A Victorian Cottage Creates A Retreat From Married Life

We’ve talked a little before about the idea of married couples maintaining a happy marriage by living separately — either part-time or full-time — but until I read this article in The New York Times, I hadn’t really seen an example of it done in a way I envy. Sandra Foster and her husband Todd live in the Catskills in upstate New York. Together, they share a 1971 trailer known as the “Groove Tube,” and 14 acres of land. On that land, each has a personal retreat — Todd, a “man cave,” which is “a truck-size shed covered by an enormous tarp, […] furnished with a big-screen TV, lots of videotapes, cooking equipment and two lamp-warmed cages for the chicks and pheasants [he raises],” and Sandra, a former hunting cabin that she painstakingly renovated into a charming shabby chic Victorian cottage (check out ALL the gorgeous pictures here).It was shortly after they married in a Renaissance-themed ceremony in 2000 that the couple realized they weren’t entirely alike. “He is not a tidy man, he likes to collect things and stuff, most of which is very large, like tractors. My idea of houses is Victorian, cute, magazine-perfect, lots of white.” So in 2007, they finally bought the wooded property they live on now with the trailer and the cabin for $46,000. Sandra immediately began turning the little cabin into her dream retreat: most certainly magazine-perfect with lots of white (nothing but, as a matter of fact).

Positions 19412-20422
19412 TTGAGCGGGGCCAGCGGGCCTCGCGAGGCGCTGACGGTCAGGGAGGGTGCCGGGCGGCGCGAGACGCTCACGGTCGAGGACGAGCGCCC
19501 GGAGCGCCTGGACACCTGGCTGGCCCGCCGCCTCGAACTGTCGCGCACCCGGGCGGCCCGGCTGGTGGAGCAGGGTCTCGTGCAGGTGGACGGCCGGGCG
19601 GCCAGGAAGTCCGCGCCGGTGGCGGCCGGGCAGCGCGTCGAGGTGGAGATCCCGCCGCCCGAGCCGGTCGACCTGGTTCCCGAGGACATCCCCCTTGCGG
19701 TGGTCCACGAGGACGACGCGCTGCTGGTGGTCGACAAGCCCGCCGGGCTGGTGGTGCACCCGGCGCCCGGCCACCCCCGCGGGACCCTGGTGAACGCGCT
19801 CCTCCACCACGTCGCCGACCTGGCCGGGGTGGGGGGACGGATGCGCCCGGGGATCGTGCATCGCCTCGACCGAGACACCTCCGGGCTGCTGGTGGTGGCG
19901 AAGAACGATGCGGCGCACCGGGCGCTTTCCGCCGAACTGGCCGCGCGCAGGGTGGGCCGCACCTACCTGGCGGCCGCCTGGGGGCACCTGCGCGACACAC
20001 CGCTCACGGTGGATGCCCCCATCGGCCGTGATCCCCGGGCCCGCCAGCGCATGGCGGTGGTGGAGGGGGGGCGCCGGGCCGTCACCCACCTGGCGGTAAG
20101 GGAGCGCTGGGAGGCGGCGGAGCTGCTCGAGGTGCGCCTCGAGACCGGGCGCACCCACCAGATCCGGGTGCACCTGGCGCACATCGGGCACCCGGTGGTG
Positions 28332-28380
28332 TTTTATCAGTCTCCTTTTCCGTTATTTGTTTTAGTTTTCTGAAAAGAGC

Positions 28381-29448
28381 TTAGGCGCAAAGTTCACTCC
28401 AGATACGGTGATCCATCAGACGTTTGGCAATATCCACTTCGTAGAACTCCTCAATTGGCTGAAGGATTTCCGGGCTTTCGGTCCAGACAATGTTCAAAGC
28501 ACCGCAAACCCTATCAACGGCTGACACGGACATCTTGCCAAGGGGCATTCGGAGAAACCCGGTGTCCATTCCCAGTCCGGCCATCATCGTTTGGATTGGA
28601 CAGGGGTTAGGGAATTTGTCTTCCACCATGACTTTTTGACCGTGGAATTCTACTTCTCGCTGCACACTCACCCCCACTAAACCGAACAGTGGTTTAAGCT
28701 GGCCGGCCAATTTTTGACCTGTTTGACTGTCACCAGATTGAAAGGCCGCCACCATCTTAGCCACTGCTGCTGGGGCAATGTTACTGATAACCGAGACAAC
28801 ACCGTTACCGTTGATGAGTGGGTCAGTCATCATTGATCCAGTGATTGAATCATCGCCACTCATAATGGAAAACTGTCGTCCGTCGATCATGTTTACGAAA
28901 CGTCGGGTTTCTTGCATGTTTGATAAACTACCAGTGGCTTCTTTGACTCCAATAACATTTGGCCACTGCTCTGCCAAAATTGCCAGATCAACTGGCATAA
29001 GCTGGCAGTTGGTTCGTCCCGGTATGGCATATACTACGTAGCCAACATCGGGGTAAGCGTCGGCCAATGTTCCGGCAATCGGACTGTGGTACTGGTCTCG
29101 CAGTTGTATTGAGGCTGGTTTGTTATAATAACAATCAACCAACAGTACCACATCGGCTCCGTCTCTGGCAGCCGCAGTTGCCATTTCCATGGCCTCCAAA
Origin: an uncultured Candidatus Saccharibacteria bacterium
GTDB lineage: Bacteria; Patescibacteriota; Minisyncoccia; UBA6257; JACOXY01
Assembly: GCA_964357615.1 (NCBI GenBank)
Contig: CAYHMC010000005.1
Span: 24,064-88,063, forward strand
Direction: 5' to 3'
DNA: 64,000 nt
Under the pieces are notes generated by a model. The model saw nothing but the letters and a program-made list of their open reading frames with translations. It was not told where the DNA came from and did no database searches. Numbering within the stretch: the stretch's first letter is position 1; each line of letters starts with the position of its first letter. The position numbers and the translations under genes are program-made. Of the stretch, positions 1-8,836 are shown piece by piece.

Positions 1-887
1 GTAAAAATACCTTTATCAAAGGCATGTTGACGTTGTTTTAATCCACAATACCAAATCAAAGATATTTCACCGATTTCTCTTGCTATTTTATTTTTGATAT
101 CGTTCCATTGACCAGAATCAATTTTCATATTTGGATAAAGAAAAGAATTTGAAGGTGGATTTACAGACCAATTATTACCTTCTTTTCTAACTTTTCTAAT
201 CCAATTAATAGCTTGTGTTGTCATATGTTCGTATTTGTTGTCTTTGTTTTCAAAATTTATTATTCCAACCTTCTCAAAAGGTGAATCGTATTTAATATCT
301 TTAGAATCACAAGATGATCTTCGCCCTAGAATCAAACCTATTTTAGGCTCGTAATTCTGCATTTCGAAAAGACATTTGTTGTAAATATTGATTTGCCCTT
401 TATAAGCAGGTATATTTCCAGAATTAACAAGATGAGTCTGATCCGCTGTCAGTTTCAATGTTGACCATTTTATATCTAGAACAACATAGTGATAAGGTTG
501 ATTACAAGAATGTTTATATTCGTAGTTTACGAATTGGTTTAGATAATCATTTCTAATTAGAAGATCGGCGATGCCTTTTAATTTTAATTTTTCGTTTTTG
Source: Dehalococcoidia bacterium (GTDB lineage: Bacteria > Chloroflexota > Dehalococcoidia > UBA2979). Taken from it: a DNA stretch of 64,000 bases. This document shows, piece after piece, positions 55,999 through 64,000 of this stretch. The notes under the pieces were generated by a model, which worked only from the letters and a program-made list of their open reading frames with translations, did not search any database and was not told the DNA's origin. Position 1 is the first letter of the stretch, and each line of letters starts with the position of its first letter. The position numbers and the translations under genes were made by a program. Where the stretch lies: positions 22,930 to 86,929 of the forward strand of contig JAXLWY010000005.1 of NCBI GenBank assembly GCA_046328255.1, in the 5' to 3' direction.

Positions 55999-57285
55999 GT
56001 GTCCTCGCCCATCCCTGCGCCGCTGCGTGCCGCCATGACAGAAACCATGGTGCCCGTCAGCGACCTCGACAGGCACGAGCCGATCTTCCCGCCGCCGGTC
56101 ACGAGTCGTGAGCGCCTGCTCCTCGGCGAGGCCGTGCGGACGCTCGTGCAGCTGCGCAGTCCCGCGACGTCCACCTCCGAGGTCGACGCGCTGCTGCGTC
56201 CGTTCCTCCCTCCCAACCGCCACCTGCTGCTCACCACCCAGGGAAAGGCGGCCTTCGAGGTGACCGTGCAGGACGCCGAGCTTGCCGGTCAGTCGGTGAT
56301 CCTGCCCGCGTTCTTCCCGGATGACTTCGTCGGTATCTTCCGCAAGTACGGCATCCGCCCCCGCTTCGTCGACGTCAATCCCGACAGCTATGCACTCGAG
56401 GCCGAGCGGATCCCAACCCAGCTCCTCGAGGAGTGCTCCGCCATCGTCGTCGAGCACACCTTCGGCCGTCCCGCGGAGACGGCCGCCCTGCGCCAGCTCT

What I really love most about this story is what a labor of love the cottage was for Sandra. “Armed with a crowbar, hammer and electrical saw,” she turned the 9-by-10-foot box into a beautiful retreat, removing the front of the cabin, extending the floor and porch, and framing it with found columns she got for 60 bucks each. In fact, almost everything she used to renovate and design the cabin was salvaged: found at flea markets, junk stores, Craigslist, etc. And she did it all by herself. The only thing her husband helped with was setting the columns and the rafter over the porch.

The cottage, as cute as it is, lacks plumbing, but that doesn’t bother Sandra. “It’s just my little studio. If I add on to it, I have to pay taxes. It might be nice to have a fireplace, but do I want to live with Todd up here? I would probably have to clean up after him. What’s the point? It’s a tale of two cities.” I imagine I’m not the only woman who’s a little jealous of the space she can call her own. [via NY Times]